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Two years ago, I took an ethics class in college. I remember one class, we debated the ethics of affirmative action, and whether it’s continued practice was justified. Most people in the class seemed to believe that it was justified at some point in the past, but now that racism is over, the policy should be scrapped. This attitude was also echoed by the Supreme Court when it decided to dismantle parts of the Voting Rights Act in June of last year.

Of course, racism isn’t over. It looks different now than it did fifty years ago, and it’s much less overt, but it’s still just as present and just as harmful. During my ethics class, I mentioned this study:

In response to help-wanted ads in Chicago and Boston newspapers, [NBER Faculty Research Fellows Marianne Bertrand and Sendhil Mullainathan] sent resumes with either African-American- or white-sounding names and then measured the number of callbacks each resume received for interviews. Thus, they experimentally manipulated perception of race via the name on the resume. Half of the applicants were assigned African-American names that are “remarkably common” in the black population, the other half white sounding names, such as Emily Walsh or Greg Baker.

And the results:

The results indicate large racial differences in callback rates…. Job applicants with white names needed to send about 10 resumes to get one callback; those with African-American names needed to send around 15 resumes to get one callback….It indicates that a white name yields as many more callbacks as an additional eight years of experience.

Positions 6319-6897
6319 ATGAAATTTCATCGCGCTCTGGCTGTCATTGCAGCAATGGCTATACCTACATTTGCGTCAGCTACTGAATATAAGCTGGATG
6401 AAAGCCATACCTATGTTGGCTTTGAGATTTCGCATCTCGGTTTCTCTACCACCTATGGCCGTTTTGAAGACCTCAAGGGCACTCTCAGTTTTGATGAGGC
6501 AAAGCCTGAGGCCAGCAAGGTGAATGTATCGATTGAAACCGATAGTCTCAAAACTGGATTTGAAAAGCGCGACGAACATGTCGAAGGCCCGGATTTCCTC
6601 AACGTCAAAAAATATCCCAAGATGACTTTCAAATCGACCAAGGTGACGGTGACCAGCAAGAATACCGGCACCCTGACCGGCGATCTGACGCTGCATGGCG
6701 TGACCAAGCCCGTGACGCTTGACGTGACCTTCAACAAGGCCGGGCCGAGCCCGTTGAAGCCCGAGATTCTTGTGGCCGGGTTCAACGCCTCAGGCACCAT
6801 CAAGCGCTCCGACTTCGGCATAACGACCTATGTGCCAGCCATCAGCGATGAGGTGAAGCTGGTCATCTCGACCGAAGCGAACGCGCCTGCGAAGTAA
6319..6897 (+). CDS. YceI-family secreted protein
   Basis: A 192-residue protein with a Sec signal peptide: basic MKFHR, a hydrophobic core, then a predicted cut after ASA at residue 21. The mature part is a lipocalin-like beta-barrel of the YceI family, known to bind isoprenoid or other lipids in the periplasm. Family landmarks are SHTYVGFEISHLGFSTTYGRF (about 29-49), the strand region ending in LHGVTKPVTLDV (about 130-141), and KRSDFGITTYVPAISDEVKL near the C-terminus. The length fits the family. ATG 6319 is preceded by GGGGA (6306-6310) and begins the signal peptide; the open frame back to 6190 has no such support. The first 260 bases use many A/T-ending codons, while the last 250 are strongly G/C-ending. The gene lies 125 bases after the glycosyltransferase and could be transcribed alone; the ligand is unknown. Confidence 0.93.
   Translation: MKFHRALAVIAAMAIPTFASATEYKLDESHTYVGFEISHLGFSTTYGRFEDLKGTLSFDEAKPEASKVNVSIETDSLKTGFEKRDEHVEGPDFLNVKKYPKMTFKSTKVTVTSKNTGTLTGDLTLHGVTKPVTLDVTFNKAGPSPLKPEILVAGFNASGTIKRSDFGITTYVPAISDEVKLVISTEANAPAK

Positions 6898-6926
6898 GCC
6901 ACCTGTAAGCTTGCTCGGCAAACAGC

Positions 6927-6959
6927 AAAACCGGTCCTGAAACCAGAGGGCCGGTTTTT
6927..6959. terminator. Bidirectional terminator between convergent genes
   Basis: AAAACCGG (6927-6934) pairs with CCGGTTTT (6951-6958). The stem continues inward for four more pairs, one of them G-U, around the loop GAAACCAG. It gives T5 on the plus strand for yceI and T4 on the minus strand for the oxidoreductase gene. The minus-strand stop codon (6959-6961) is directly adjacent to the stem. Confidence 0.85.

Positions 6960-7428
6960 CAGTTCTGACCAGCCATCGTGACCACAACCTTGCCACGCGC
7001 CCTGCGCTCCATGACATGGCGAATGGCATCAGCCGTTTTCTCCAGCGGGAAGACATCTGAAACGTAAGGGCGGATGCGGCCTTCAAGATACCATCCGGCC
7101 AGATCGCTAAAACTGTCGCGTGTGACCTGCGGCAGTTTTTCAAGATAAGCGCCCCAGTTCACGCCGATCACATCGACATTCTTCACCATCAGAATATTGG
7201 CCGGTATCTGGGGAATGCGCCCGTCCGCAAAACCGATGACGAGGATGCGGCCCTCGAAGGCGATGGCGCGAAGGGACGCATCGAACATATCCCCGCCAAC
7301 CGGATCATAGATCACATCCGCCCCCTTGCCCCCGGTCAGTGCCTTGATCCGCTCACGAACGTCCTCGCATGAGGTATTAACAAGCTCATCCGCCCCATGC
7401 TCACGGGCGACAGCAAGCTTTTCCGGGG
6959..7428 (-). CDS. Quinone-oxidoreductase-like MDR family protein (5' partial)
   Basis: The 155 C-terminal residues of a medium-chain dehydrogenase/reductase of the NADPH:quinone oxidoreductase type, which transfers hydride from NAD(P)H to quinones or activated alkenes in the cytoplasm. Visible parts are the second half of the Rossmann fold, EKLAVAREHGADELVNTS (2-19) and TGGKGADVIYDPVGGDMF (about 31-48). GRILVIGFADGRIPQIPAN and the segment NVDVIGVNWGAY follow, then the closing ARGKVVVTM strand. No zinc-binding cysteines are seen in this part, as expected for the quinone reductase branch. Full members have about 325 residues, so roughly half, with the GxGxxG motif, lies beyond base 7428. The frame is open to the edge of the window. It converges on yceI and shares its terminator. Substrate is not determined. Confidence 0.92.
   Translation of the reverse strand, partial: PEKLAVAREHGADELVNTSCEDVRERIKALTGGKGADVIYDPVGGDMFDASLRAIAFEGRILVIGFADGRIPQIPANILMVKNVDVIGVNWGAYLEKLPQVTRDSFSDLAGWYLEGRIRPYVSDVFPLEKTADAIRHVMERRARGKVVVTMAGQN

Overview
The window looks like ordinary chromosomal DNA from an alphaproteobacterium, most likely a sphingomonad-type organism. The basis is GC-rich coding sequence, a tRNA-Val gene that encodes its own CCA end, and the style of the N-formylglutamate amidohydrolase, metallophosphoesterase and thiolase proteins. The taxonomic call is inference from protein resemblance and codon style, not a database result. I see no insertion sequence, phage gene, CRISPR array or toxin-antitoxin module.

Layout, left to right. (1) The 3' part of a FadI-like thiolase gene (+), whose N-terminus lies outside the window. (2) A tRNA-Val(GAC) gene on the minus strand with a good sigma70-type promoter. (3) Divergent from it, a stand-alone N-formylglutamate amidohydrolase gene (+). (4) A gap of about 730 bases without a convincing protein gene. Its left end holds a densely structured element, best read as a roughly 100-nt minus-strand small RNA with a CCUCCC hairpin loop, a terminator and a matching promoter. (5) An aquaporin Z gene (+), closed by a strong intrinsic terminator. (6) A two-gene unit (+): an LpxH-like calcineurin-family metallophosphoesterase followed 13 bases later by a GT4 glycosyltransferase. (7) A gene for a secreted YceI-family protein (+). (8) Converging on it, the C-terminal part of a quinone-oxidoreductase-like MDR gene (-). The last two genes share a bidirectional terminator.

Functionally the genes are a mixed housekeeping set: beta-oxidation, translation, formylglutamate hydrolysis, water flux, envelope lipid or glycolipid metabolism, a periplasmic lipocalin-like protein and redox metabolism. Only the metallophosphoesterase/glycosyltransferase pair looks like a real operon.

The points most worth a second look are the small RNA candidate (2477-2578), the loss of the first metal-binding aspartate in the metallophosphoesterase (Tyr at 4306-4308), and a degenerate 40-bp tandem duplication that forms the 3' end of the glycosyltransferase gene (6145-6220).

My argument, in class, was that affirmative action is still necessary because people of color are still discriminated against in the hiring practice. Predominately, this discrimination takes the form of an unconscious undervaluing of the skills and experience of people of color in favor of white applicants.

Yesterday, Sikivu Hutchinson wrote a post that mentioned a study conducted around the same time that looked at the effects of incarceration on employment for black and white job applicants. The study found that “whites with criminal records received more favorable treatment (17%) than blacks without criminal records (14%).” According to this research, being black is a worse handicap when job seeking than having a criminal history.

This is why affirmative action is so important. It’s not about giving people of color an advantage in the hiring process, but instead making up for the disadvantages they receive simply for being people of color. Those disadvantages haven’t vanished in recent years, they’ve just become more subtle. But as these studies show, affirmative action is still just as necessary now as it was fifty years ago.